Feb 26, 2019
Well-Pict debuts disease-resistant strawberry varieties

Well-Pict of Watsonville, California, is planting two new proprietary varieties of strawberries bred for resistance against soil pathogens.

Dan Crowley, vice president of sales and marketing for Well-Pict, said the two varieties are hoped to have increased resistance to soil pathogens such as verticillium wilt. He said some Well-Pict farms in southern California have had die-offs in recent years due to such diseases.

Verticillium wilt in years past was controlled with fumigation, but some of the key chemicals used in fumigation have been phased out. Once a pathogen is established in a field, it’s population may increase with successive crops, according to production guidelines from the California Strawberry Commission.

Crowley said that Well-Pict spends millions of dollars each year developing proprietary varieties.

“It’s an ongoing process,” he said. “We choose to do this to differentiate ourselves.”

For Well-Pict’s strawberry breeding program, disease resistance is of less importance than consumer-desired traits, he said.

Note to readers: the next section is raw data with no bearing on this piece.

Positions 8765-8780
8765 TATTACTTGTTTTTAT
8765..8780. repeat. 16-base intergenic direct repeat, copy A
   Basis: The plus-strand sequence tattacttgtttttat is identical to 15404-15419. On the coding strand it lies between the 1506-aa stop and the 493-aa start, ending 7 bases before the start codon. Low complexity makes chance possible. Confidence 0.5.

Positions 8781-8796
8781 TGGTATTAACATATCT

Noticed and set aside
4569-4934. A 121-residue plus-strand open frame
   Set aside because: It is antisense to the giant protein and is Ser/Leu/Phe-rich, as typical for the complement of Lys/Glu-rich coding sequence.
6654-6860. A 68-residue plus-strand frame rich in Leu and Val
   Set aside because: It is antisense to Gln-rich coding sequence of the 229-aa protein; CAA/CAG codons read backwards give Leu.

The program’s five desired traits in order of most important to least important are:

  • Flavor.
  • Appearance.
  • Aroma.
  • Yield
  • Disease resistance.

It typically takes seven years to develop a variety, he said. Plants are raised in a greenhouse and nursery setting before being planted in field trials, he said.

Part of the challenge for breeders, though, is to find a single variety with all of those desired characteristics.

“You’ve got to get them all aligned and that’s not easy,” Crowley said.

The company, formed in 1969, uses experienced independent growers to grow its proprietary strawberries and raspberries. By using growers in the different regions of Florida, Northern California and Southern California, it’s able to sell berries year-round.

“Well-Pict Berries have been bred by hand to produce a sweeter taste than your average berry, and they also contain savory undertones and subtle, complex high notes,” according to a description on the company website.

Stephen Kloosterman, FGN Associate Editor




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